Late last week, the Province appointed a Disputes Inquiry Board in an effort to ensure a collective agreement is reached between the employer and employees of eight seniors’ care facilities in Alberta owned by Extendicare Canada.
That includes Extendicare Michener Hill in Red Deer.
The one-person Disputes Inquiry Board appointed by Human Services Minister Dave Hancock will review the labour dispute between Extendicare and the Alberta Union of Provincial Employees (AUPE).
“I believe that the parties can benefit from the independent, third-party perspective a Disputes Inquiry Board provides,” Hancock said.
The board is composed of Lyle Kanee, an arbitrator with experience in labour matters.
Kanee’s labour relations experience includes mediating disputes and facilitating complex collective bargaining negotiations. He has been asked to help the parties clarify their issues, so they have another opportunity to reach a collective agreement for 1,200 workers.
If an agreement is not reached in 45 days, the board will report back to the minister with recommendations for a settlement.
The recommendations will be relayed to the parties for their consideration, and later made public.
“I am deeply concerned that a labour disruption would affect health and safety of the residents of these facilities. Their well-being is our primary concern,” said Hancock. “This process gives the parties an additional opportunity to clarify the issues and find an agreeable solution before the dispute escalates, while still maintaining the necessary services for residents.”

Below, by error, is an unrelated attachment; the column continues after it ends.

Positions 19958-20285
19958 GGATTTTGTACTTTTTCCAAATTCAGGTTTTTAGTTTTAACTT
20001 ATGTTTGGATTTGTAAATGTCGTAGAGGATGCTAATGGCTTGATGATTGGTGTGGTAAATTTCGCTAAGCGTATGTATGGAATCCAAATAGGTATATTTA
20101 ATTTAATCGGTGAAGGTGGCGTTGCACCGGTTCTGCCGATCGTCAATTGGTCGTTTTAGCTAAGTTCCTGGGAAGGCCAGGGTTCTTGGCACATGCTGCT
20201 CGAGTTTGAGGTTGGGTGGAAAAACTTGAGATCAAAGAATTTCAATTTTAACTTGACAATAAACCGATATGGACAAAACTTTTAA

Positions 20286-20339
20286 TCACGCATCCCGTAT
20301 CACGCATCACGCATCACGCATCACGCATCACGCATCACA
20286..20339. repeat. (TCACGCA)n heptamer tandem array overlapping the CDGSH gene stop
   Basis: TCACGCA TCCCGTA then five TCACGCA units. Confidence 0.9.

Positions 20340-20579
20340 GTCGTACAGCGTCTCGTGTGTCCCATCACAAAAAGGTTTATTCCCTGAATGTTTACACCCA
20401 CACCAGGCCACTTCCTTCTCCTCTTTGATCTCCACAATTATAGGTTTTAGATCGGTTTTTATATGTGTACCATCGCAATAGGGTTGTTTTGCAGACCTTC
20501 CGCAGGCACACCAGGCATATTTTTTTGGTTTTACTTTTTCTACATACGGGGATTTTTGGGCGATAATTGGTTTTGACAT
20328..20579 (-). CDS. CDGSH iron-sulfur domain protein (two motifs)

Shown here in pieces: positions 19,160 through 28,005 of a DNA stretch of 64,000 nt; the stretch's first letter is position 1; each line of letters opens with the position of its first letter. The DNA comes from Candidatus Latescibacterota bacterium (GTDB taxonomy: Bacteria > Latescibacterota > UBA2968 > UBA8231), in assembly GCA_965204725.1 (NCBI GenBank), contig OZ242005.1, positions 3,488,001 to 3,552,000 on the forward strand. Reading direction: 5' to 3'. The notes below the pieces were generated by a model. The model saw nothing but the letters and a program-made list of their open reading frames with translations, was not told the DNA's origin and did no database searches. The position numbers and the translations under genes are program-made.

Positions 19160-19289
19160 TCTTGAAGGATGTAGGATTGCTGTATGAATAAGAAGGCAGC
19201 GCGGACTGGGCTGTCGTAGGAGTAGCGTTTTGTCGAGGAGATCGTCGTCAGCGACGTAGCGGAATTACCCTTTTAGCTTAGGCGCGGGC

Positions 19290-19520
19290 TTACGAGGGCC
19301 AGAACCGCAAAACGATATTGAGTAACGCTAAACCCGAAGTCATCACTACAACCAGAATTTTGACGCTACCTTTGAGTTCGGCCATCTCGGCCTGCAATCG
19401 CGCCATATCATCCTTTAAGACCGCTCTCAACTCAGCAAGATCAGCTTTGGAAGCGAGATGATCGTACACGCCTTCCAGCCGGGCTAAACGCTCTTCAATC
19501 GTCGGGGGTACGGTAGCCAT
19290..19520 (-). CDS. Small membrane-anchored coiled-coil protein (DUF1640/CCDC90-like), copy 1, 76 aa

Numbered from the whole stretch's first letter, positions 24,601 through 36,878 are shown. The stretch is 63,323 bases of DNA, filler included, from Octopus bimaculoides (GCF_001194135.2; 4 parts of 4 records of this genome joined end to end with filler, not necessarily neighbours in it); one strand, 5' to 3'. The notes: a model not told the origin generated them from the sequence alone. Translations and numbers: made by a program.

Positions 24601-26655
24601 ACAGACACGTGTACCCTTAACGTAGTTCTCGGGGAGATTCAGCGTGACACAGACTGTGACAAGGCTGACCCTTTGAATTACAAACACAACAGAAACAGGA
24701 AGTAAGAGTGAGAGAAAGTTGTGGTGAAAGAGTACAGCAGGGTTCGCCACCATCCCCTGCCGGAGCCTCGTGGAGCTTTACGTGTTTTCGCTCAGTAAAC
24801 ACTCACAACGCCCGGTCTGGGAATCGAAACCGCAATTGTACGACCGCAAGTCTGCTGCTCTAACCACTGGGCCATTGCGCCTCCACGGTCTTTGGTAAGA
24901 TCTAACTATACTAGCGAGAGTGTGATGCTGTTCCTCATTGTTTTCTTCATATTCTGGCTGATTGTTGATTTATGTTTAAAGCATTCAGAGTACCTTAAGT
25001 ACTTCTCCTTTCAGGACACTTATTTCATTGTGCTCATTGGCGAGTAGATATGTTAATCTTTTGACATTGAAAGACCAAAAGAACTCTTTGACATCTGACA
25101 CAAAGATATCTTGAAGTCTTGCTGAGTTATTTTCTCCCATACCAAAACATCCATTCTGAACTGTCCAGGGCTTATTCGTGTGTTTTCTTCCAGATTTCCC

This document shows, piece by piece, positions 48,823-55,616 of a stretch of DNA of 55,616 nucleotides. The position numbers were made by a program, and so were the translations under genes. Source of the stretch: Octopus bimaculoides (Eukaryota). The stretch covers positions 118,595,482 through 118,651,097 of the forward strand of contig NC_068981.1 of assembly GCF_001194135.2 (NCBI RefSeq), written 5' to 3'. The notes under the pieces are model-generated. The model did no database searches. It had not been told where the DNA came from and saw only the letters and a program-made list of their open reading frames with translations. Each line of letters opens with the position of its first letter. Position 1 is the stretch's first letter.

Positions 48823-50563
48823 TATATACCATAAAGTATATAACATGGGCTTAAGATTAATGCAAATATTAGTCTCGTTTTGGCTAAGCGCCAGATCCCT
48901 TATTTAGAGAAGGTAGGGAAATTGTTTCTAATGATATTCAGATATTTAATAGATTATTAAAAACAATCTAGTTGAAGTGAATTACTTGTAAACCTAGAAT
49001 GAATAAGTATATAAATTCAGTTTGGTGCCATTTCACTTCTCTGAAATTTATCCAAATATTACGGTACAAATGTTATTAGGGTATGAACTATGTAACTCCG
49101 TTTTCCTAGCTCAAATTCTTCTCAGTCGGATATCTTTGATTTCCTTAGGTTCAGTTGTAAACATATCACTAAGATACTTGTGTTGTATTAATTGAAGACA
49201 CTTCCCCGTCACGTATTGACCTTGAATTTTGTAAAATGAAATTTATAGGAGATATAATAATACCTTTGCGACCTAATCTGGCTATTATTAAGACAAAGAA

The last Disputes Inquiry Board was appointed in June 2012.
Prior to this announcement, it was expected that a strike was to begin Monday at 11 a.m. at the Extendicare worksites.
AUPE, which represents more than 1,200 staff at Extendicare, had served the employer with 72-hour strike notice last week.
AUPE maintains that Extendicare is pushing net earnings rollbacks which means staff take-home pay would go backward; reductions in sick time, meaning staff would be forced to work sick, which is hazardous for them and elderly residents; and the lowest number of named holidays in any health-care agreement in Alberta.
AUPE officials had also planned to write Health Minister Fred Horne to request an independent review of the private sector’s use of public dollars in seniors care in Alberta.
“We are seeing dispute after dispute in private seniors care and it needs to be addressed,” said Kevin Davediuk, AUPE negotiator.
The eight worksites are located in Edmonton, Eaux Claires and Holyrood; Calgary, Ceaders Villa and Hillcrest; Red Deer, Michener Hill; Lethbridge, Fairmont Park; Athabasca and Mayerthorpe.
The worksites control around 1,000 care beds.